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Emacs is a highly customizable editor—indeed, it has been customized to the point where it is more like an operating system than an editor! Many developers and sysadmins do in fact spend practically all their time working inside Emacs, leaving it only to log out.
It is impossible even to summarize everything Emacs can do here, but here are some of the features of interest to developers:
Very powerful editor, allowing search-and-replace on both strings and regular expressions (patterns), jumping to start/end of block expression, etc, etc.
Pull-down menus and online help.
Language-dependent syntax highlighting and indentation.
Completely customizable.
You can compile and debug programs within Emacs.
On a compilation error, you can jump to the offending line of source code.
Friendly-ish front-end to the <command>info</command> program used for reading GNU hypertext documentation, including the documentation on Emacs itself.
Friendly front-end to <command>gdb</command>, allowing you to look at the source code as you step through your program.
And doubtless many more that have been overlooked.
Emacs can be installed on FreeBSD using the <package>editors/emacs</package> port.
Once it is installed, start it up and do <literal>C-h t</literal> to read an Emacs tutorial—that means hold down <keycap>control</keycap>, press <keycap>h</keycap>, let go of <keycap>control</keycap>, and then press <keycap>t</keycap>. (Alternatively, you can use the mouse to select <guimenuitem>Emacs Tutorial</guimenuitem> from the <guimenu>Help</guimenu> menu.)
Although Emacs does have menus, it is well worth learning the key bindings, as it is much quicker when you are editing something to press a couple of keys than to try to find the mouse and then click on the right place. And, when you are talking to seasoned Emacs users, you will find they often casually throw around expressions like <quote><literal>M-x replace-s RET foo RET bar RET</literal></quote> so it is useful to know what they mean. And in any case, Emacs has far too many useful functions for them to all fit on the menu bars.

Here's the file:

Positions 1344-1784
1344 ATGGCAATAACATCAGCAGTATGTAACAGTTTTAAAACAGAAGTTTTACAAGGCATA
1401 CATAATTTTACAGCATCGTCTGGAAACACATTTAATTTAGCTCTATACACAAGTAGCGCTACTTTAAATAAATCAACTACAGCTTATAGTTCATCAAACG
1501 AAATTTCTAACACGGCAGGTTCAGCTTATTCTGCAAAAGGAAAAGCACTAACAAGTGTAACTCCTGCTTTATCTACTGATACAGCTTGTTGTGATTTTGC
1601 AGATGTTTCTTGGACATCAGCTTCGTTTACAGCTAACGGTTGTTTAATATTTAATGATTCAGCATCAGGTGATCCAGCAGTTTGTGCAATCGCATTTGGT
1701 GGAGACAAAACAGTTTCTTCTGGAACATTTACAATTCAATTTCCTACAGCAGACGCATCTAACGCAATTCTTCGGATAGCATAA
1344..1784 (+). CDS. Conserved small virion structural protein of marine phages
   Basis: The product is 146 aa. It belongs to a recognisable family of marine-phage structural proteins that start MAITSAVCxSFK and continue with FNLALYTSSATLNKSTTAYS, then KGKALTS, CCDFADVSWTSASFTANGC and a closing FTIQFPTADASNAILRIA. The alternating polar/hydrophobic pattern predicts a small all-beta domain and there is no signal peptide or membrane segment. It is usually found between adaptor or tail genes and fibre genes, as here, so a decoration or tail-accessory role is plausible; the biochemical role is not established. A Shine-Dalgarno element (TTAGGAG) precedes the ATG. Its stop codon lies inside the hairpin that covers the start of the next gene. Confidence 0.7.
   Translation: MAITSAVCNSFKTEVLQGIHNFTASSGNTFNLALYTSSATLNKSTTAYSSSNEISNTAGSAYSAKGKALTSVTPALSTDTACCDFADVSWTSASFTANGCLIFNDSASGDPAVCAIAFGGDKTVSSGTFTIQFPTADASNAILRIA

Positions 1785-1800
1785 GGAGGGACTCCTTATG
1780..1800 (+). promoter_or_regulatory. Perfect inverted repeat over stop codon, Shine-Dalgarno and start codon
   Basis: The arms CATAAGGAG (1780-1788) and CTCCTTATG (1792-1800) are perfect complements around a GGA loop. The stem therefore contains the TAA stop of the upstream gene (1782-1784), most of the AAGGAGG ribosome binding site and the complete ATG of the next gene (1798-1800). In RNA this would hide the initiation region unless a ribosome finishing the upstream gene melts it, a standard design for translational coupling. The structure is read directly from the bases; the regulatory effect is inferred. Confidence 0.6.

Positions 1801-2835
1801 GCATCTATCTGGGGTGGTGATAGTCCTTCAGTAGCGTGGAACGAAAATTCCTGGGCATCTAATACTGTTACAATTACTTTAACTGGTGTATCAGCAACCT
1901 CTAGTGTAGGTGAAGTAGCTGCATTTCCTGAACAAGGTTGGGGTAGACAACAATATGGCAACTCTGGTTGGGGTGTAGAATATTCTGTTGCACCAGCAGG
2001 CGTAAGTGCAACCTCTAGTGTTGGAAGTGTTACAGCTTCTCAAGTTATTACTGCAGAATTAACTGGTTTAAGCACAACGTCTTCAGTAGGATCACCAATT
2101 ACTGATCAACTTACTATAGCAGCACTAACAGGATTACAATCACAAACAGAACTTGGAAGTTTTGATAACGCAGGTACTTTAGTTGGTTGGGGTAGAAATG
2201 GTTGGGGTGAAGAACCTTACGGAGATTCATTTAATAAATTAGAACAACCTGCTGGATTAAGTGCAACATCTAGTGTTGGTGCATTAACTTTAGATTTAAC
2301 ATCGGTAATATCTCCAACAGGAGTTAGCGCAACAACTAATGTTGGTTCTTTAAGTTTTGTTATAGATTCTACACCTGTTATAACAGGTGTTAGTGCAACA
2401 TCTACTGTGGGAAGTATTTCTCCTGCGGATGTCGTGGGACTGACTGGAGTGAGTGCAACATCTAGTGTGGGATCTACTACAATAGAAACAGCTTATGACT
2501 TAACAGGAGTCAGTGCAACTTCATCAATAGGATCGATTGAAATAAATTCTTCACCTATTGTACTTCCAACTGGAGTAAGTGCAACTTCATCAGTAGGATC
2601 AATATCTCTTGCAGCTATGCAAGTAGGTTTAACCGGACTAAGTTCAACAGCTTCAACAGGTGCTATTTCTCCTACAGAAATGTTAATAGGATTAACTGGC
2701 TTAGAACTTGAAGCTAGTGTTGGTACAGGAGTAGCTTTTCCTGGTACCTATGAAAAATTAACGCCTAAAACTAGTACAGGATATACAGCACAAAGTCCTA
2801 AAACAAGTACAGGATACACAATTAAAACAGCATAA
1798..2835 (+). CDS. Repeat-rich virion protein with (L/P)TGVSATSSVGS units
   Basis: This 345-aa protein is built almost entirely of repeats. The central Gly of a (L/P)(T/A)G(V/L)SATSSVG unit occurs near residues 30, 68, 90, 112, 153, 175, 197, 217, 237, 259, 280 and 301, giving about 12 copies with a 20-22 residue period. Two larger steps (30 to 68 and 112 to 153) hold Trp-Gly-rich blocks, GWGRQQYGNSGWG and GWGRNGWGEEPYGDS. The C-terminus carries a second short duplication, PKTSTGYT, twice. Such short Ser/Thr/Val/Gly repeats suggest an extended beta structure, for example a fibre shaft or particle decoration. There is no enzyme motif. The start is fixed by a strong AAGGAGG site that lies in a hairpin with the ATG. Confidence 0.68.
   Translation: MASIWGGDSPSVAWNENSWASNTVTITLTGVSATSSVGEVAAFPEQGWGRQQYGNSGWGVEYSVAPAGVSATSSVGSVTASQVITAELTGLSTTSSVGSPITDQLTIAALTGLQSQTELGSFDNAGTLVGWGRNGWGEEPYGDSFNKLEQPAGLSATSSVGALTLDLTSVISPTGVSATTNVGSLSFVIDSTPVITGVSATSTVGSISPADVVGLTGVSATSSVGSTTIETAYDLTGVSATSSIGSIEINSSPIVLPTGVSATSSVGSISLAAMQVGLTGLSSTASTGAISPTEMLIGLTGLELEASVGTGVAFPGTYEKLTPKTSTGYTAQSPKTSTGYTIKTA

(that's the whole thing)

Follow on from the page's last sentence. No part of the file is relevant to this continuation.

Fortunately, it is quite easy to pick up the key-bindings, as they are displayed next to the menu item. My advice is to use the menu item for, say, opening a file until you understand how it works and feel confident with it, then try doing C-x C-f. When you are happy with that, move on to another menu command.
If you cannot remember what a particular combination of keys does, select <guimenuitem>Describe Key</guimenuitem> from the <guimenu>Help</guimenu> menu and type it in—Emacs will tell you what it does. You can also use the <guimenuitem>Command Apropos</guimenuitem> menu item to find out all the commands which contain a particular word in them, with the key binding next to it.
By the way, the expression above means hold down the <keysym>Meta</keysym> key, press <keysym>x</keysym>, release the <keysym>Meta</keysym> key, type <userinput>replace-s</userinput> (short for <literal>replace-string</literal>—another feature of Emacs is that you can abbreviate commands), press the <keysym>return</keysym> key, type <userinput>foo</userinput> (the string you want replaced), press the <keysym>return</keysym> key, type bar (the string you want to replace <literal>foo</literal> with) and press <keysym>return</keysym> again. Emacs will then do the search-and-replace operation you have just requested.